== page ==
My question is: How did they do it?


In 2004, Rene Redzepi and Claus Meyer, his NOMA cohort and Danish culinary icon, held a symposium in which they invited some of the region’s best chefs, food writers, and culinary culturalists to Copenhagen, the topic:  How to nurture the then infantile food movement grounded in their local cuisine.  The result of that meeting was the ten-point Manifesto for the New Nordic Cuisine, an outline of the principles and philosophies of their fledgling food revolution. The Manifesto, grounded in Nordic notions of sustainability, food purity, and ethics, reflected the values of the region’s citizens. The Manifesto was an attempt at expressing Nordic culture through Nordic food.  Much like the instructions for a new piece of slick Scandinavian furniture, the Manifesto clearly explained the tenets for this new way of cooking in a language that was concise and easy to understand.

It reads:

The aims of The New Nordic Cuisine are:

1) To express the purity, freshness, simplicity and ethics we wish to associate to our region.

2) To reflect the changes of the seasons in the meals we make.

3) To base our cooking on ingredients and produce whose characteristics are particularly in our climates, landscapes and waters.

4) To combine the demand for good taste with modern knowledge of health and well-being.

5) To promote Nordic products and the variety of Nordic producers – and to spread the word about their underlying cultures.

6) To promote animal welfare and a sound production process in our seas, on our farmland and in the wild.

7) To develop potentially new applications of traditional Nordic food products.

8) To combine the best in Nordic cookery and culinary traditions with impulses from abroad.

9) To combine local self-sufficiency with regional sharing of high-quality products.

10) To join forces with consumer representatives, other cooking craftsmen, agriculture, fishing, food, retail and wholesales industries, researchers, teachers, politicians and authorities on this project for the benefit and advantage of everyone in the Nordic countries.

And here’s the thing. They did it. These values and philosophies have shaped the restaurants of Scandinavia and helped them be counted among the best in the world. More importantly, they have exported these values to restaurants around the world, creating the foundation from which to erect ever more equitable and sustainable kitchens and communities.


After the Fresh Street pop-up, I had the chance to shoot the shit with some of Columbus’ best young chefs and cooks. Being a rather dour bunch,added to the fact that it was early on a Sunday, at least by food service standards, we eventually got to bitching. In their turn the usual complaints came up: not being able to find good help, a lack of mentors for young cooks, long hours, a lack of public enthusiasm for anything new, pretty run-of-the-mill griping for our lot. Then, we got on the big one, the one that always seems to come up:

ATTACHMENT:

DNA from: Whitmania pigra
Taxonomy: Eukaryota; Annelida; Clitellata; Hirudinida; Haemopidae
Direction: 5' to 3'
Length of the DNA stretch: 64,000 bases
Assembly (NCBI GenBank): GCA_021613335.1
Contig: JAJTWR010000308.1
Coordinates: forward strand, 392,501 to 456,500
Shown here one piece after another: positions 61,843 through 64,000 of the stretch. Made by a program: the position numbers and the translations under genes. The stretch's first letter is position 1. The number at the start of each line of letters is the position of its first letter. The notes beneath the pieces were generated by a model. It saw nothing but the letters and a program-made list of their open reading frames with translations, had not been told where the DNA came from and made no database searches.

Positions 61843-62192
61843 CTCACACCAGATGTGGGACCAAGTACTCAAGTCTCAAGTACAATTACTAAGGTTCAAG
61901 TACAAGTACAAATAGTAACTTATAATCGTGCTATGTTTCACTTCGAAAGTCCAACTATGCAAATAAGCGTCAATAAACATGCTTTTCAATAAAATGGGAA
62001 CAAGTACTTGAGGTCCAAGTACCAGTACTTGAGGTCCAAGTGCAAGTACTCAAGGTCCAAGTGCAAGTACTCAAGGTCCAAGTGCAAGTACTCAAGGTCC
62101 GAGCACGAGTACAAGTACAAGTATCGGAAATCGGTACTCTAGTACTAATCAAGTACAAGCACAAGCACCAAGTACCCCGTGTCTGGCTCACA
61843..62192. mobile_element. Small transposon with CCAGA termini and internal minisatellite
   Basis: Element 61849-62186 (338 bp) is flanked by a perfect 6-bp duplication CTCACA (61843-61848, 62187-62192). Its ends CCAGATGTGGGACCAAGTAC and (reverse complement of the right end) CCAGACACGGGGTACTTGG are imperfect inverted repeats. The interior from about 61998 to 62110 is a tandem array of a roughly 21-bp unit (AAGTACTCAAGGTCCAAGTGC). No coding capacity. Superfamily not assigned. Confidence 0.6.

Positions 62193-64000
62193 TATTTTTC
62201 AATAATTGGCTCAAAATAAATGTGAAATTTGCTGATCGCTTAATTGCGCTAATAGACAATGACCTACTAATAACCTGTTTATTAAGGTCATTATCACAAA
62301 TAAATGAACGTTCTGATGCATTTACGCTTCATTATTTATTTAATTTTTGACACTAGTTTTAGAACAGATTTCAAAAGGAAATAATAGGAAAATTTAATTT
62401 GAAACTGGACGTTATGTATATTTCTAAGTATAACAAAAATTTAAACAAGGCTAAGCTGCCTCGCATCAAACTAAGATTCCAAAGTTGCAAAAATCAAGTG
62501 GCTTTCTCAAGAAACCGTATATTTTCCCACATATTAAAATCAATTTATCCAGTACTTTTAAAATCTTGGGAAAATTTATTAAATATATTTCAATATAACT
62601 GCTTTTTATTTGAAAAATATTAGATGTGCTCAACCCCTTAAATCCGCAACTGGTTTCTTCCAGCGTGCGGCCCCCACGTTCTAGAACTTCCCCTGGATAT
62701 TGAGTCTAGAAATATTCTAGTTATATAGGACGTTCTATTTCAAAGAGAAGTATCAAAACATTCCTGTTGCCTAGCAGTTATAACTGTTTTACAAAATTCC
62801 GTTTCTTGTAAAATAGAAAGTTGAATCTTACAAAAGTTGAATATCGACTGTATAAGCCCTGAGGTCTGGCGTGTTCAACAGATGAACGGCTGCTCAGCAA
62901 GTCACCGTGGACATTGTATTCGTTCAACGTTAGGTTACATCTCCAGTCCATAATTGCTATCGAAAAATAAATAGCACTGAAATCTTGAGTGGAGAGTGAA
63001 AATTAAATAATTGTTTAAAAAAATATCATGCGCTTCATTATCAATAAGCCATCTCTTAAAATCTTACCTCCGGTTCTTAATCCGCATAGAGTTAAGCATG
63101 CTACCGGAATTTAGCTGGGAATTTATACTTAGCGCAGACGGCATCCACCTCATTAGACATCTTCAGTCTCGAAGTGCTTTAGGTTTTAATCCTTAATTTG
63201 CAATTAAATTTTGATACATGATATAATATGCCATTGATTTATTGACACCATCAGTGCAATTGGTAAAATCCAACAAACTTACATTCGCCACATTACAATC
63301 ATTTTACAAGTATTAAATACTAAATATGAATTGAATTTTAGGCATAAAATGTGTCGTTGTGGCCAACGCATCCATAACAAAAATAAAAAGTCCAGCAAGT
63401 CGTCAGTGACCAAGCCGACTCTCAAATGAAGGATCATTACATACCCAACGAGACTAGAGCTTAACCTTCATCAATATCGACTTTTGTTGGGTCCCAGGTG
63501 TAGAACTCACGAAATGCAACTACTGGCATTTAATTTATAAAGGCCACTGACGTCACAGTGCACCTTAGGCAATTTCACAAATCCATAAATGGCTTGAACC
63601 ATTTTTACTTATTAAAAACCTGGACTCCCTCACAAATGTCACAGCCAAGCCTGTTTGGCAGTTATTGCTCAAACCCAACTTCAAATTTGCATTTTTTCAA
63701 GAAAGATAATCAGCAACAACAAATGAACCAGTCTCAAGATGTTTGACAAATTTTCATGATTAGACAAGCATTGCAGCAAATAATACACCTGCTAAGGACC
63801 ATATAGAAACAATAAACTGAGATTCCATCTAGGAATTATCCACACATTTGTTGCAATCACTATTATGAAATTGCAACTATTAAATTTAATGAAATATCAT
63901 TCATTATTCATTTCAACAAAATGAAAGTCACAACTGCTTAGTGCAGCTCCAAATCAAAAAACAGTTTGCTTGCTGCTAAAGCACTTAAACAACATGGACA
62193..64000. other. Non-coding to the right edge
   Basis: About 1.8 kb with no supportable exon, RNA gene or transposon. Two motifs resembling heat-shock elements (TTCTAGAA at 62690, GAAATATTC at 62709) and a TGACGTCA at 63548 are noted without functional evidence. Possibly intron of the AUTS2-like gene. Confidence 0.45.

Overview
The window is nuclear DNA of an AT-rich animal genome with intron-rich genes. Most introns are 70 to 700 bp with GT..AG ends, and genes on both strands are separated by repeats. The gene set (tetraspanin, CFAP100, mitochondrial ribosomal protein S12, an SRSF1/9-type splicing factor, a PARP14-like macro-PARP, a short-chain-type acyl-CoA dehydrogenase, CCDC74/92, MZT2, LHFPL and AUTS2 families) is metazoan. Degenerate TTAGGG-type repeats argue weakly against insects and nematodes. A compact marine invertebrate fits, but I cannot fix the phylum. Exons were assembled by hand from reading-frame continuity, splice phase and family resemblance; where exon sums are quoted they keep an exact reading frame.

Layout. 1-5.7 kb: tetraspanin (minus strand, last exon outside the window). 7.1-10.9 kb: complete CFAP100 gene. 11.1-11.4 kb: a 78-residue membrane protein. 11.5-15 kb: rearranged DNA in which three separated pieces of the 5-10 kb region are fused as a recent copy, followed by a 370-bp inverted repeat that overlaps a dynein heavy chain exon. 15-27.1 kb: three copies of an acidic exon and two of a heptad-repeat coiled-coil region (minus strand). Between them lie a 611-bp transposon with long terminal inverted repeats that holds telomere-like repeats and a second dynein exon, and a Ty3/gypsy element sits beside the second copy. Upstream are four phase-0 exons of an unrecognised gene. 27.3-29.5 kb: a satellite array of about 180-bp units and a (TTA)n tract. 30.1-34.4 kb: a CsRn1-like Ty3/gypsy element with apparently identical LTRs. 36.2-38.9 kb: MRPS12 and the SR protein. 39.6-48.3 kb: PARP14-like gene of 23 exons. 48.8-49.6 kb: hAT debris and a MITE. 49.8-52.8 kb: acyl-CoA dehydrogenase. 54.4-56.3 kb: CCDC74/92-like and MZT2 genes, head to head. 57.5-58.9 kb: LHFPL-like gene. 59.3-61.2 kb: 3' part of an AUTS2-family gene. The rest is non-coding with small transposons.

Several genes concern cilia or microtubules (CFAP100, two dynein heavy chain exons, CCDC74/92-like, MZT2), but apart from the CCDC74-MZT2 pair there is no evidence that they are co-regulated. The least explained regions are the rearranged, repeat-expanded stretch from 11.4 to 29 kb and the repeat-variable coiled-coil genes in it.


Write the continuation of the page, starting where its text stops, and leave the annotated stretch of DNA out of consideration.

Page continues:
What, exactly, is Columbus food? How can we make food that accurately represents our community and its values and traditions? How do our kitchens and restaurants contribute to what makes Columbus a great place to live and a memorable place to eat?

We draw our inspirations from the great cuisines of the world, and in our time in culinary history, much of that inspiration has been drawn from the chefs and restaurants of Scandinavia. I’m proposing that we don’t stop with what those chefs serve, but look deeper, examining how they serve.

The desire is here. The desire to be great. The desire to show the rest of the world what we already know:

Columbus, Ohio is a world class food city.

Now we just need a map to get us there. Luckily, much like our Northern counterparts across the ocean, we can chart our own course, draw our own map. A map that leads to a better understanding of our identity and our place in the wider world of food. All we need to do is the work.

Something is happening here. Momentum is building and a ground swell is rising on a new era in Columbus food. And I’m goddamn excited, and your should be to! It doesn’t have a name yet, and honestly, I’m a little afraid to even talk about it, for fear that, like some culinary Schrodinger’s cat, these just manifested notions should be swept away like crumbs from a tablecloth.